Sometimes no matter what you do, your cup of coffee just doesn’t turn outright. You've got fresh coffee, a good grinder, and a nice little brewing setup, but still, it's not good enough. Something may seem off, whether it's the amount of coffee you've added or the water. Sometimes we just wing it. But let's actually get into the ratios so your coffee will taste amazing every single time you make it.
The Golden Ratio
Does the perfect concoction exist? Is there a ratio that'll result in the perfect cup of coffee every time? Yes, it does, and it's called the golden ratio.
The golden ratio suggests that an ideal cup of coffee can be prepared with a ratio of 1:17 ratio of coffee to water or 1:15 for a stronger cup of coffee. This is the general rule of thumb when it comes to most ratios for a cup of full-flavored coffee. Anything less than 1:12 or greater than 1:20 of coffee to water is not recommended and will almost always not give you a great cup, in terms of both intensity and taste. If we get into the measurements, 1-2 tablespoons of coffee per 6 ounces of water will do the job.
The golden ratio is a general standard but may not be applicable to all coffee drinks or brewing methods. For example, it's considered that 98% water and 2% coffee will create a strong cup. But when it comes to brewing methods, the ratios are a whole other ball game. Let's get into the ratios of brewing methods.
Drip Coffee Or Pour Over
One of the most popular and common methods, drip or pour-over coffee, can come pretty easy to anyone. This method of brewing, also known as infusion brewing, is done with auto-drip machines like the Chemex. The best part about this brewing method is that one can easily experiment with many bean combinations and drip coffee ratios to create all kinds of blends.
Pour-over coffee is a beginner's best opportunity to experiment with the brewing process. So generally, pour-over coffee will have a ratio of 1:17 of water to coffee for a usual cup or 1:15 for a strong cup.
While the pour-over or drip method lets the water seep through the grounds, the immersion brewing methods let the coffee brew directly in water. The good part about this method is that since there's no filter, no flavor is lost, and the brew is completely saturated with all the notes and flavors. A French press and AeroPress will allow you to try out the immersion method as they press out the water from the grounds, making a bold cup of coffee. As the water is in contact with the grounds, your cup will be full-bodied and intense when it comes to flavors.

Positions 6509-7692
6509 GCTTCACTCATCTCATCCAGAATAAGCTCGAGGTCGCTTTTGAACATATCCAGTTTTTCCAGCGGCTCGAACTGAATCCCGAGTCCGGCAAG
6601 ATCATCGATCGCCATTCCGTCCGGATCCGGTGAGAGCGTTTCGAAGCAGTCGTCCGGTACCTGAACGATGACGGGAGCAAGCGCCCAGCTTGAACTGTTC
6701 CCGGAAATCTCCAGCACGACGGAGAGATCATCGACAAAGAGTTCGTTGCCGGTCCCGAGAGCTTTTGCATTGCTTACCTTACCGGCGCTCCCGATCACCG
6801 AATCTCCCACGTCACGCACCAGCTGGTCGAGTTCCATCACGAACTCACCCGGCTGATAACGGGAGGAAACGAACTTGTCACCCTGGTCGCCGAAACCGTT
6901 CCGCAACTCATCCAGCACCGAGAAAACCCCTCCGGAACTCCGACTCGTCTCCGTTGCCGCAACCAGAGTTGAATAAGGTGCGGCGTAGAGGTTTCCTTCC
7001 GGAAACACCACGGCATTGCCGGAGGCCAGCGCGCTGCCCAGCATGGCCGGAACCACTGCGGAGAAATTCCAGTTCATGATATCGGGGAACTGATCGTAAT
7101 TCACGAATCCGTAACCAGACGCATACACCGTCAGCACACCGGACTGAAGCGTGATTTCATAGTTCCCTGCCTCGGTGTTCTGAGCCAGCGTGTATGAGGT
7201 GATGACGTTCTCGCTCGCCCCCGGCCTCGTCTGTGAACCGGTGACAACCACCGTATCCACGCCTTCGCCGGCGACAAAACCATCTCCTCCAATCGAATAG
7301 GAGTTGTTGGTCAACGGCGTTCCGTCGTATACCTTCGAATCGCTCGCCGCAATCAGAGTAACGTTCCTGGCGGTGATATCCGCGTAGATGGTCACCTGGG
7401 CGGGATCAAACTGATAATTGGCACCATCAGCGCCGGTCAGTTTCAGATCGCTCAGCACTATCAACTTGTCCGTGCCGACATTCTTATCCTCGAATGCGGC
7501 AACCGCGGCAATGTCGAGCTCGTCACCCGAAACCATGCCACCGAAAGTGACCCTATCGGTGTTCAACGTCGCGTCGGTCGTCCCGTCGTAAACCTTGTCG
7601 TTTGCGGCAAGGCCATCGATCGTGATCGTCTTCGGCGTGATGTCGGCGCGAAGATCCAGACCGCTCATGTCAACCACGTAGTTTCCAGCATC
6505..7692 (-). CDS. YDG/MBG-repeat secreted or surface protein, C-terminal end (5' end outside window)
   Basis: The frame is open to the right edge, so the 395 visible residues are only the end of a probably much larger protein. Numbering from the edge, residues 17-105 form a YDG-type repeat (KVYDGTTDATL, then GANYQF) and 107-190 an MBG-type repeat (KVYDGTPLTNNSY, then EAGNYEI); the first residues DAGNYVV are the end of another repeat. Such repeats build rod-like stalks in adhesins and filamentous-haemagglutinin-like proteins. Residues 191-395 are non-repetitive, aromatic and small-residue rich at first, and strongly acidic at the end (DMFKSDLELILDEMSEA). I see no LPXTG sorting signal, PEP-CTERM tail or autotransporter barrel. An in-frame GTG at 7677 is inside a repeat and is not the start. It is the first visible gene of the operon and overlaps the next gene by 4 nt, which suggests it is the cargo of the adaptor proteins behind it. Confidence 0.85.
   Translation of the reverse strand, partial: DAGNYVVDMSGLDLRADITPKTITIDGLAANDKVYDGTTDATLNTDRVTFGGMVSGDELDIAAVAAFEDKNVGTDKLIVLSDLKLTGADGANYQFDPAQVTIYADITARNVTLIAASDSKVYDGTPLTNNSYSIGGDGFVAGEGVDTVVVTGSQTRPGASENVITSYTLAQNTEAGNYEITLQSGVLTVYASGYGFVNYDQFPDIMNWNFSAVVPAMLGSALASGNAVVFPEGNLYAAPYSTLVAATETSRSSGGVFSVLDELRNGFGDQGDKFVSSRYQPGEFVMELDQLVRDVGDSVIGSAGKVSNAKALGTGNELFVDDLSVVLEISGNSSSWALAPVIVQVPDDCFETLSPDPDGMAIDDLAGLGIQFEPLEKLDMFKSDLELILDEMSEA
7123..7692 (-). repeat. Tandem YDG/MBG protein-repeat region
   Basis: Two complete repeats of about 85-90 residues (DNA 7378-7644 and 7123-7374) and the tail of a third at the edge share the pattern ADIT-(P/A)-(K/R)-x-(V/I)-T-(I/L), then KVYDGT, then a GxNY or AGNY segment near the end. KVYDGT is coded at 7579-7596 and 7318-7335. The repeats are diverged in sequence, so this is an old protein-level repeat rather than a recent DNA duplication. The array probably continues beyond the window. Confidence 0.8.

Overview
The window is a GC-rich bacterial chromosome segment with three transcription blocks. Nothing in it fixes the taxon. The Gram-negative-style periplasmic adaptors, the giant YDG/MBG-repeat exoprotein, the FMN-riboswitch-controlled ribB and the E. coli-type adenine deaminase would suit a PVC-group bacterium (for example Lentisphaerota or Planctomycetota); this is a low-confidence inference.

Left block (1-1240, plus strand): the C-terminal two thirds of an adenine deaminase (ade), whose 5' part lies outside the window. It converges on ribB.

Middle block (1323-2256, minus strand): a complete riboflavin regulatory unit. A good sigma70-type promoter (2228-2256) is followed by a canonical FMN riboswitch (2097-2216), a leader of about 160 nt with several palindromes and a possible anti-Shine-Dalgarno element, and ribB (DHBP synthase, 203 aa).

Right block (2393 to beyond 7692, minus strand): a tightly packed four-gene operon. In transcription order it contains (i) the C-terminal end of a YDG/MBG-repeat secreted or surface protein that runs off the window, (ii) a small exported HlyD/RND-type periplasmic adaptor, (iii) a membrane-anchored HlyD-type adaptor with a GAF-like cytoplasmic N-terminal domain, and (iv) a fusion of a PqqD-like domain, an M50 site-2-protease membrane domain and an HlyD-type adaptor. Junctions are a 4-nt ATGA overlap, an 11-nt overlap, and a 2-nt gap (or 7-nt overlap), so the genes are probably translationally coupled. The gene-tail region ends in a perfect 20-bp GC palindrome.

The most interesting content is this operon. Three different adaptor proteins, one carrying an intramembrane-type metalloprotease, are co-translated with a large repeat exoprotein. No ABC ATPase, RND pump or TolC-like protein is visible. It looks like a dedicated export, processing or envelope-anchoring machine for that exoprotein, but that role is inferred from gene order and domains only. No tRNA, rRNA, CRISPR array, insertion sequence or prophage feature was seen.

For a French Press, coffee is supposed to have a ratio of 1:17, and if you're making a bolder cup, a 1:11 ratio would also work.
A cold brew is technically also made via the method of immersion brewing, but when it comes down to the specifics, there's a difference. The water is chilled as opposed to the usual hot or lukewarm water (obviously).
Because of the cold water, it takes much longer for the brew to get saturated. Just the change in temperature will make a huge difference. If you're making your cold brew with room temperature water vs. chilled water, you can expect a huge variation in how long it takes for a nice brew.
For a full-flavored cold brew coffee, the ratio of 1:5 will do wonders, and 1:8 is perfect for a lighter cup.
Pro tip: try using the French Press for a cold brew, and ensure the coffee isn't too coarse for a fantastic cup!
Another one of the infusion brews but different from drip coffee, espresso has much less volume and bolder flavors. A ratio is difficult to assign, but a general one that can go with every espresso machine is 1:1 of coffee to water. A lighter one can be around 1:3 for a shot, but how strong your espresso is might depend on the quality of the grind.
Now that we've discussed the ratios, one must keep in mind that these are subject to change when it comes to the desired intensity or the number of servings. Practice makes perfect, so these ratios can be adjusted according to preferences.